Flying – My Autistic perspective

I don’t remember my first flight.

It was 1990 and it was to Delhi via Kuwait. It was the days of smoking on aircraft and the quite frankly fatuous question, “Smoking or non-smoking ?” when the air wasn’t filtered enough to avoid the stench and, inevitably, you had to pass through clouds of noxious fumes to reach the nearest toilet.

As someone who abhors smoking (both my parents smoked) that was a deeply disturbing sensory experience.

Of course smoking is now banned so all I have to contend with is competing aftershaves, people drenched in perfume, stale sweat and B.O. and the strange smells wafting from the gally. It’s not much of an improvement!.

I’ve always found flying quite dull. But it’s also vaguely comforting. Once the excitement of taking off is over (love that bit as I find it a thrill) I settle back into a routine of doing very little.

I’ve flown day and night and whilst people think night flights are just a case of nodding off, I’ve always found that not to be the case with me. At 6’4″ it’s hard to sleep when you have zero leg room and are crammed into a tiny, uncomfortable seat that no amount of what are laughingly called pillows, offer the slightest vestiges of support. That’s another sensory issue and, trust me, the experience is not improved by fibromyalgia!

Planes are noisy places. The outside air rush, the chatter and snoring of fellow passengers, the banging of the lunch carts, the “boing” of seatbelt signs going on and off and the occasional garbled announcement from the captain. This is definitely where good quality noise cancelling headphones come in handy. If you have them.

Eating is, of course, a sensory experience. I’m not a fan of airplane food. I’ve had some okay and some average, but most falls into the category of “oh dear god, what’s this supposed to be because it’s nauseating!”. On several occasions I’ve failed to recognise the food from its description. I literally could be eating anything. And trying to eat when you’re being jabbed in the chest by an errant elbow from the person next to you hardly improves matters.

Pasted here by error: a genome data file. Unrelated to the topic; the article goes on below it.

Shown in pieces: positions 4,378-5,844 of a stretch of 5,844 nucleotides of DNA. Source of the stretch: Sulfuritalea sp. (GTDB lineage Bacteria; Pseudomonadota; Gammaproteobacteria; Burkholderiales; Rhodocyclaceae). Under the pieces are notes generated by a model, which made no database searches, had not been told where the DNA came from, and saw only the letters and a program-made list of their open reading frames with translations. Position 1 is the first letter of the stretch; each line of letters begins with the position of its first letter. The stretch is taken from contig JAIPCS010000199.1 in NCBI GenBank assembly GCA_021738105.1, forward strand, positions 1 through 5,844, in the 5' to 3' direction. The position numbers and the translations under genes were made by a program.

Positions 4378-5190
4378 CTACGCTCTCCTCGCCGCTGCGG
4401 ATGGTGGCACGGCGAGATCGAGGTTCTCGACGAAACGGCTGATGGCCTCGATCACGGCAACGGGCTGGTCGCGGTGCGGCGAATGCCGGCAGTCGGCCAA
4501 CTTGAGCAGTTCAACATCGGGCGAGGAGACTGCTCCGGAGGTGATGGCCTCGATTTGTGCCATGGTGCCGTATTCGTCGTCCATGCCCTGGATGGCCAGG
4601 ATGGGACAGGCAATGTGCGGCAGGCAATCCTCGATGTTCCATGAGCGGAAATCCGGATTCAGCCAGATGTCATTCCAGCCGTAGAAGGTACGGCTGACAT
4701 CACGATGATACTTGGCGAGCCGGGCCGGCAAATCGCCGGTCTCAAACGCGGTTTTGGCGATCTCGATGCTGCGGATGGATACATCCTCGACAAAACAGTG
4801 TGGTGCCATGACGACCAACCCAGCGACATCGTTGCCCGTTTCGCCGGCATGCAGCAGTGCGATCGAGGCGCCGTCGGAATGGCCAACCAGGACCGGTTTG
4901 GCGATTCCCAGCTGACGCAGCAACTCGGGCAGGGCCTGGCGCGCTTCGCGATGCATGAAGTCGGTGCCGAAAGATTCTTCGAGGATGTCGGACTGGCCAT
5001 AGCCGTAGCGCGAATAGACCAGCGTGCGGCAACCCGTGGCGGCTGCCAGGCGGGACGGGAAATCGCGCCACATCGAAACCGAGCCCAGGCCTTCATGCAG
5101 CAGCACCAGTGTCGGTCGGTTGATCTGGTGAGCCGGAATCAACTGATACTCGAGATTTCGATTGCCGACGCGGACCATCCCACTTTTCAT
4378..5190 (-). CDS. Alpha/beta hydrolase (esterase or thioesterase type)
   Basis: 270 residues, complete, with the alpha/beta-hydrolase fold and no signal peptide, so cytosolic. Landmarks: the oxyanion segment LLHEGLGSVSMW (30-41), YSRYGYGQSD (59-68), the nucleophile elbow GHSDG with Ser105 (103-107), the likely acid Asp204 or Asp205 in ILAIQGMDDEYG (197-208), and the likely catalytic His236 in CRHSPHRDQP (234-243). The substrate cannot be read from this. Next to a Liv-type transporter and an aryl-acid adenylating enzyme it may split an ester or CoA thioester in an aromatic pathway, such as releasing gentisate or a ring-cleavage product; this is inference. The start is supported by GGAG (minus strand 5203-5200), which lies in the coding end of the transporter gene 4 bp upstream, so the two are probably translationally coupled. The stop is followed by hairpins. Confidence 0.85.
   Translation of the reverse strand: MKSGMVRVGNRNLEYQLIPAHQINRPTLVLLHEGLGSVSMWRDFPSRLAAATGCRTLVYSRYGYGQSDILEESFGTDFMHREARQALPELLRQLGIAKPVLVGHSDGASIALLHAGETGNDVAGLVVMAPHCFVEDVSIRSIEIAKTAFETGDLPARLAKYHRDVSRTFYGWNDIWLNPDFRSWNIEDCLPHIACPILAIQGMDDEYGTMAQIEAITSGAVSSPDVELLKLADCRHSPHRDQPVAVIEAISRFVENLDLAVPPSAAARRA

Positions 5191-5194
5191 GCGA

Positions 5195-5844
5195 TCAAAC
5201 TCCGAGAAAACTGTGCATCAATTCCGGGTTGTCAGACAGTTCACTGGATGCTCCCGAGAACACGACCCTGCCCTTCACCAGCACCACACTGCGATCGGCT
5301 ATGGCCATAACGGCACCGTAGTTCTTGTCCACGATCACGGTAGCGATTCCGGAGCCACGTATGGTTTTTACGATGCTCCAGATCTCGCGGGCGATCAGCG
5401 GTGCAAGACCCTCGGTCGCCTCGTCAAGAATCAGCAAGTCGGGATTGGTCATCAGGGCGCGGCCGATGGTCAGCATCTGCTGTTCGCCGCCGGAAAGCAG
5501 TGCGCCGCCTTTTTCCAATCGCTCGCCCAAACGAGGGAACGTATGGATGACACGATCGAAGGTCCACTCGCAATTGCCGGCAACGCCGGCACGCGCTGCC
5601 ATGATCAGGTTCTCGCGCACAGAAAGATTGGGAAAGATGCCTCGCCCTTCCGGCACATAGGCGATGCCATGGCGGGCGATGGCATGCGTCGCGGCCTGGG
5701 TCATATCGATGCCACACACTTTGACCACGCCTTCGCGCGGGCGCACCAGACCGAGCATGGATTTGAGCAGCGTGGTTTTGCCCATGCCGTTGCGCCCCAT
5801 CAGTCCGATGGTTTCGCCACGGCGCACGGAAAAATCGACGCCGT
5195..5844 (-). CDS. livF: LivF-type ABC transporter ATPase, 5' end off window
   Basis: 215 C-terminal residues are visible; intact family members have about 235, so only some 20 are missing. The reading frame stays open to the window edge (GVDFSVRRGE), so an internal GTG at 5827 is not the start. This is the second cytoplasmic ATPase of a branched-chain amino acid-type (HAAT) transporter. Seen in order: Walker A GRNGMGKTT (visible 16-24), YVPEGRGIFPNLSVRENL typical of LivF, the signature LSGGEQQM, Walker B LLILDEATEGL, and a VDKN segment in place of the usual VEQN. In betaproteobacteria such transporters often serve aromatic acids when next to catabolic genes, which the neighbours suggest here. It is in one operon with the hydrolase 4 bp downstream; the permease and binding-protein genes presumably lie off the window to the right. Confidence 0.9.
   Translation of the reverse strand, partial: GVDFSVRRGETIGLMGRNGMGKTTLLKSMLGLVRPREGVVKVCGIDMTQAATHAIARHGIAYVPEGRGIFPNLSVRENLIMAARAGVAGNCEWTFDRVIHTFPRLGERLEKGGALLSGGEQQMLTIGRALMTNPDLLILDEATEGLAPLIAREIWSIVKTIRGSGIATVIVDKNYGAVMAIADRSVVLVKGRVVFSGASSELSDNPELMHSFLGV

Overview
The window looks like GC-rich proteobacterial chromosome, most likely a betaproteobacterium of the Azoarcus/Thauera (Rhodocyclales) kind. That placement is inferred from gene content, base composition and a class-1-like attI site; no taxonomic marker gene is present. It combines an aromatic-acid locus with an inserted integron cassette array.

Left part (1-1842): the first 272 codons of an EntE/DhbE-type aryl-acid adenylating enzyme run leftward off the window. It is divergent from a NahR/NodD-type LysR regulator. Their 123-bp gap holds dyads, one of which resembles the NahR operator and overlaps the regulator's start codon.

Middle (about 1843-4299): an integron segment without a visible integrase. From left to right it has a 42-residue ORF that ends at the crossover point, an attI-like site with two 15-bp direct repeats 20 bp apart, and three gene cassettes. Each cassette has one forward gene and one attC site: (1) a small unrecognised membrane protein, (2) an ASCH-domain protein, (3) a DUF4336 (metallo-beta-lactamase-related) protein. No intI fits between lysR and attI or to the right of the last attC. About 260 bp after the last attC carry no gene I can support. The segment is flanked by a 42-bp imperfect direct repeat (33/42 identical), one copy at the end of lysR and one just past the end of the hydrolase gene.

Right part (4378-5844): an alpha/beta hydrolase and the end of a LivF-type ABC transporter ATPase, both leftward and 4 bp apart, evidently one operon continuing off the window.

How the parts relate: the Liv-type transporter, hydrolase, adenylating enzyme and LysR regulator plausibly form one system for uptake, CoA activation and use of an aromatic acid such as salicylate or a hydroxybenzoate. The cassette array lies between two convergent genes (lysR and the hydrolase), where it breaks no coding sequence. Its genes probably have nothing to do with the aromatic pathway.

Flying doesn’t worry me. I don’t find it scary or concerning. I trust the pilot will get me from A to B and it’s a rare case of me abandoning total control over my destiny to a third party.

Flying is very much a masking exercise. I can pick my seat (and then they change the aircraft so that plan goes out the window) and I can choose my meal but really that’s it. I can’t choose the other passengers or their eating and sleeping habits. I can’t choose, selection availability notwithstanding, the “entertainment” (if it’s working) and I have no control over the plane or outside weather elements that might affect our flight.

I’m surrendering myself to fate.

So I blend in.

I’ve become used to it now. I get lost in the crowd of passengers. I’m just another traveller. I sit quietly. I accept the occasional offer of a drink or meal with the appropriate gesture. I visit the toilet to break the monotony. I helpfully put bags into the overhead lockers. I even read the safety card and watch the safety demonstration. I’m now the NT passenger.

So why do it ?. Why encounter so many sensory issues with, lets be honest, no opportunity of escape ?. It’s not like I can open a window or find a quiet room.

The answer lies in the destination. The knowledge that where I’m going and what I’m going to see will outweigh the necessary evil of flying. That what I have to endure plays just a small part in the overall experience.

But it’s not Autism friendly. It’s not comfortable, quiet, easy or relaxing. It’s several tension filled hours I really wish I could do without.

And when all you really want to do is travel you have no choice.

Here’s to the next time…. sort of.

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